June 24, 2020

Employment Law/Health & Safety Newsletter

Return to work after lockdown.

What steps should we take to protect the health and safety of our employees in the workplace?

It goes without saying that the impact of COVID-19 has been unprecedented (a word which has become entirely overused in the last few weeks but is nevertheless still accurate!) and research on how to limit the spread and treat those infected is very much still developing. This understandably makes it difficult for employers to assess and put in place appropriate measures.

Nevertheless, under the Health and Safety at Work etc Act 1974, employers must conduct a suitable and sufficient risk assessment of all of the work activities carried out by their employees, including homeworkers, to identify hazards and assess the degree of risk. Before any return, therefore, an employer should carry out this assessment and take measures to mitigate any risks identified. This should be reviewed regularly.

Employers are legally required to provide employees with specific information about health and safety risks and the measures to prevent and protect against those risks. Our view is that, employers should think about further steps they could take to reassure and communicate with employees, for example by setting up employee-led committees or forums to discuss, practically speaking, what measures can be taken. As a minimum, employers should provide a point of contact for employees so they can discuss any concerns.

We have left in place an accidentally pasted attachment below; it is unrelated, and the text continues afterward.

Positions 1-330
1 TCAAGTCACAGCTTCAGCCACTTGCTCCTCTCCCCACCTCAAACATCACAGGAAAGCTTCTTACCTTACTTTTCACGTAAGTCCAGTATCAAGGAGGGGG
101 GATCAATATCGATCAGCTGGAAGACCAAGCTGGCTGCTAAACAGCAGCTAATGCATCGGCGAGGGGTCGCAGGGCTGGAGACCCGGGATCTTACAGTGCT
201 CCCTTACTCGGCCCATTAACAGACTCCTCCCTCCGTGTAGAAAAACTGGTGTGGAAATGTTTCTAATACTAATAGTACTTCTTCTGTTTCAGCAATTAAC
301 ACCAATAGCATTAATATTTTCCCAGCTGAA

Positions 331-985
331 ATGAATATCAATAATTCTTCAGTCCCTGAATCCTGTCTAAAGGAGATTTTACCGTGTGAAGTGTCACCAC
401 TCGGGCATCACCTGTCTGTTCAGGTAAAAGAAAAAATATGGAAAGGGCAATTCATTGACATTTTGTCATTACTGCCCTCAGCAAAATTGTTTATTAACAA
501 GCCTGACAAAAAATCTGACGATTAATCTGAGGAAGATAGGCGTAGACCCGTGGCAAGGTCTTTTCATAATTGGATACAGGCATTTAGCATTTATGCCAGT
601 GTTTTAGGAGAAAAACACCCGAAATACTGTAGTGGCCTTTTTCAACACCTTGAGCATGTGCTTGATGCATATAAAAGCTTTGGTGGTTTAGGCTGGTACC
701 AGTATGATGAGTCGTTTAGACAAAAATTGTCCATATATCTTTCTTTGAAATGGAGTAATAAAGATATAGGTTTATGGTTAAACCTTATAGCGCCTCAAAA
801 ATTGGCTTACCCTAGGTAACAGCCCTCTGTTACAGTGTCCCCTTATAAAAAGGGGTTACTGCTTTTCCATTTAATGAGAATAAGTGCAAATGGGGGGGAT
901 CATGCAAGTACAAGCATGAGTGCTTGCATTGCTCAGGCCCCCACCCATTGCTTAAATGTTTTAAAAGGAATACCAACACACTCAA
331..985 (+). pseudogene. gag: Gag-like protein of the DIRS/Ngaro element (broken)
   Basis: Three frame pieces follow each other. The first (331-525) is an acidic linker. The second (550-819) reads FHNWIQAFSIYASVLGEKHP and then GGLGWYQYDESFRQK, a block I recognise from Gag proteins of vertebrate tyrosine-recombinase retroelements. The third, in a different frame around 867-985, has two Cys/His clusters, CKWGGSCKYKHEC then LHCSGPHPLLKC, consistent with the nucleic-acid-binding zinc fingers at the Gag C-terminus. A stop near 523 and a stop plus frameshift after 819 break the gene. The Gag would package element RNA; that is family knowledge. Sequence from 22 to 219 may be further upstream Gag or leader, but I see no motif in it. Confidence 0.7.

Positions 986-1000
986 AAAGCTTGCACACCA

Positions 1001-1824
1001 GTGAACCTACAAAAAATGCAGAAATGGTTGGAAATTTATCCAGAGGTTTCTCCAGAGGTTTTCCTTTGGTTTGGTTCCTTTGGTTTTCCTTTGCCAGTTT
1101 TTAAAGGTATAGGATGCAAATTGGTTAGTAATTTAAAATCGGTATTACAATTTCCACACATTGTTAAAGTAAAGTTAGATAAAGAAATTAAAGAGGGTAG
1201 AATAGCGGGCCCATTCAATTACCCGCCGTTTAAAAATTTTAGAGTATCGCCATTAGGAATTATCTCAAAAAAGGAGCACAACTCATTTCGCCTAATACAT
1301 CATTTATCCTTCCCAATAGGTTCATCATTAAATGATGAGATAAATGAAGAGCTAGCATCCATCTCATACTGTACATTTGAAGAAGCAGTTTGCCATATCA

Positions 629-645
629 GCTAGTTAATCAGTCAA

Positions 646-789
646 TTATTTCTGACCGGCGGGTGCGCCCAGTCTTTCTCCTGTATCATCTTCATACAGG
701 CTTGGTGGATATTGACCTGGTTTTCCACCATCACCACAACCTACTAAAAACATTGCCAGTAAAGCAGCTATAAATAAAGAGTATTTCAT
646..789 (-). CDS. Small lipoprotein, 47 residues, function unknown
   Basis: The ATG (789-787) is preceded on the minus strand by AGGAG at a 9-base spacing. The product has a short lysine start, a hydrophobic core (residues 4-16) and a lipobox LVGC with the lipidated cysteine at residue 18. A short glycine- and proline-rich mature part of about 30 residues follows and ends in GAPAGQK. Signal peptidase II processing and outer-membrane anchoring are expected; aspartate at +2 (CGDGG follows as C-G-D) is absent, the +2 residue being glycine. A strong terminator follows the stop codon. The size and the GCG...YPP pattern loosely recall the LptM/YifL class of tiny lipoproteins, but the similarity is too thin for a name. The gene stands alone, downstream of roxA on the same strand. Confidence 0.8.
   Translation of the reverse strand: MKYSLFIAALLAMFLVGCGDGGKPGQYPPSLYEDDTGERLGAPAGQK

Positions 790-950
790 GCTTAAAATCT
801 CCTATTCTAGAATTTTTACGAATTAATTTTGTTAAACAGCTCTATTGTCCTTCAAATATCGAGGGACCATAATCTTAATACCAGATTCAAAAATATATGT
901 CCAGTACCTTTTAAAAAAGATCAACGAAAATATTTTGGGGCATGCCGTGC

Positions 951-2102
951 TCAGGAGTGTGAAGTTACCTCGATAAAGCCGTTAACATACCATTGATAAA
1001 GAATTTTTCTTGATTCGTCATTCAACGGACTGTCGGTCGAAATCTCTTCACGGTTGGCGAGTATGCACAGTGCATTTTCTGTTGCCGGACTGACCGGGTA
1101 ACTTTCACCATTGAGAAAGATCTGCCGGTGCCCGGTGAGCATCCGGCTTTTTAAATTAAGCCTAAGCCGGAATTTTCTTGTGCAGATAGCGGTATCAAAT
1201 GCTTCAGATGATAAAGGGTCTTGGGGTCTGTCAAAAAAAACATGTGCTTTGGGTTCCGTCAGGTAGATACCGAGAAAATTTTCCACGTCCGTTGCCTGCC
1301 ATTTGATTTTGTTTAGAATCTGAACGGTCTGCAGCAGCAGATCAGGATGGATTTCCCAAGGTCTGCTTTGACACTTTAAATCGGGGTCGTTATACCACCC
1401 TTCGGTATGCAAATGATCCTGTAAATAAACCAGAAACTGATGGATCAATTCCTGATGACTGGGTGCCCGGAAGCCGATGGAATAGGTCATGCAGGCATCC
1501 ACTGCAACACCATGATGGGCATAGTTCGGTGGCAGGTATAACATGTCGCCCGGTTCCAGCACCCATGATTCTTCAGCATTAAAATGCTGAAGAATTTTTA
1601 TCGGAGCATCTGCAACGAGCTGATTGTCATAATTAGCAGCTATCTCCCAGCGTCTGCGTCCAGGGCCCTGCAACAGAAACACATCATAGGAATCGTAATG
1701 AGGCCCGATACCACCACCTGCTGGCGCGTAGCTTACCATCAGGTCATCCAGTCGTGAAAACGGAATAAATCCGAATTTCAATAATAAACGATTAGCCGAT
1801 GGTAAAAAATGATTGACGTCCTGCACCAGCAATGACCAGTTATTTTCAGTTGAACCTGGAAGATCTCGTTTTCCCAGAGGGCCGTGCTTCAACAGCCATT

If employers are able to agree a safe system of work with staff or staff representatives (including trade unions) that is likely to assist significantly with returning staff to the workplace and defending any claims that the employer is being unreasonable.

Managing ongoing health and safety risks is likely to include the following:

1. Rearranging desks and workstations to ensure that these are at least two metres apart and/or not facing each other.
2. Ending hot desk arrangements to avoid staff sharing equipment.
3. Limiting the number of people who are in the office at any one time. This could include, for instance, splitting a team in two and requiring each team to attend the office on alternate weeks or swap mid-week.
4. Providing face masks for employees to wear and providing information on how they should be used depending on Government guidance on this.
5. Using floor markings to mark two metres in areas which employees use frequently, including, for instance, the entrance and exit to the building.
6. Allowing employees who travel in on public transport to have more flexible start and finish times to allow them to avoid any rush hour.